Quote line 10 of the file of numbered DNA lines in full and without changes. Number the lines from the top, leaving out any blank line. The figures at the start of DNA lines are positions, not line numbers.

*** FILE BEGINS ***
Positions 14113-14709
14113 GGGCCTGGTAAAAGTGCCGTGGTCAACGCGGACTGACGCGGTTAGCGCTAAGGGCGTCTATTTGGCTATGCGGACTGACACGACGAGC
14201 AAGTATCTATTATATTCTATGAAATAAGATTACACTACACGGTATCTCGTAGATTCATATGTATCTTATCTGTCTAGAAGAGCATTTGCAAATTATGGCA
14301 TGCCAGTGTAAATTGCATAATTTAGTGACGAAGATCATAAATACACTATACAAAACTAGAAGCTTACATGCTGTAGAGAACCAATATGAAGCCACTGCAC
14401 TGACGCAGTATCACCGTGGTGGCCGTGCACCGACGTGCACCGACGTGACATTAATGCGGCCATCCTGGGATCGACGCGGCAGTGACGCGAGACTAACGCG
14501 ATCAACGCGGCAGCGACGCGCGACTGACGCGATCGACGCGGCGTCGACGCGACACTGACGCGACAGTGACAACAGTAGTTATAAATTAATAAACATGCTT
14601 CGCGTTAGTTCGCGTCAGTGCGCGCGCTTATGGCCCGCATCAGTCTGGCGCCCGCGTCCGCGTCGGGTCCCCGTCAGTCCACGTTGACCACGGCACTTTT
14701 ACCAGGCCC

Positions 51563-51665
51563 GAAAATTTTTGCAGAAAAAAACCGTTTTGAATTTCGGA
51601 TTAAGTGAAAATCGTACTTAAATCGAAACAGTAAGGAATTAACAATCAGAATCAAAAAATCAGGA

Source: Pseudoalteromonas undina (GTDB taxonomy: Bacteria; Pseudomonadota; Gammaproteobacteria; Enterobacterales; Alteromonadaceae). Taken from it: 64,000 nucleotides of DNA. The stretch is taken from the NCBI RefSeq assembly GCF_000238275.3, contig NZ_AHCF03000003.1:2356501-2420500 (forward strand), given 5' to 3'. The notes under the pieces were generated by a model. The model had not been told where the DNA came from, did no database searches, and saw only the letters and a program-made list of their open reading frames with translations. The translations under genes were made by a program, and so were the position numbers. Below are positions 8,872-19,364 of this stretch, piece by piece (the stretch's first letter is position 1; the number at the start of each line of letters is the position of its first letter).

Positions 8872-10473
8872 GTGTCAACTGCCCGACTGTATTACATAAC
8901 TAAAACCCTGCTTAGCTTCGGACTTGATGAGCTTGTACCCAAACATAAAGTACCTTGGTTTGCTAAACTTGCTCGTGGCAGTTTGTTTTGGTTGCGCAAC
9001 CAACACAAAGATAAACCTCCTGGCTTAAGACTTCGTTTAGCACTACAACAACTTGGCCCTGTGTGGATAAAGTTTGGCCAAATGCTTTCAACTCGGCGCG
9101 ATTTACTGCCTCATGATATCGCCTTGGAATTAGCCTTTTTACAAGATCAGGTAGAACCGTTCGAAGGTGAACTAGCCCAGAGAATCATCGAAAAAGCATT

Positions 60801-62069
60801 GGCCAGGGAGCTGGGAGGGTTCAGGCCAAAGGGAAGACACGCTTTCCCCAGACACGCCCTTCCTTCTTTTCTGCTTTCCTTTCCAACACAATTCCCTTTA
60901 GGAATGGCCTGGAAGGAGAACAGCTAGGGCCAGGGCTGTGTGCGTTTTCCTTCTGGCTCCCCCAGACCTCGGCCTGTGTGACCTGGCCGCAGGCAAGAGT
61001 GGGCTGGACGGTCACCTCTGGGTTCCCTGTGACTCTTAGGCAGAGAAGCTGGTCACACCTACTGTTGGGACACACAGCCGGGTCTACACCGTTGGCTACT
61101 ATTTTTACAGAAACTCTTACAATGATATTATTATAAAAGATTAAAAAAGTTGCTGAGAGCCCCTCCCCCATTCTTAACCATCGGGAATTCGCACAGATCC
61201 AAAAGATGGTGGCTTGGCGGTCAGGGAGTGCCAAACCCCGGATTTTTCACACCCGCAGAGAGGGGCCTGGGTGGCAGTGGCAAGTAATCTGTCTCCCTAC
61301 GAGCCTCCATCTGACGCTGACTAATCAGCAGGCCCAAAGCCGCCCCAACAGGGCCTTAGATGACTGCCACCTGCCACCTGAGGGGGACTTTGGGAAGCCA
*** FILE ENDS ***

51563 GAAAATTTTTGCAGAAAAAAACCGTTTTGAATTTCGGA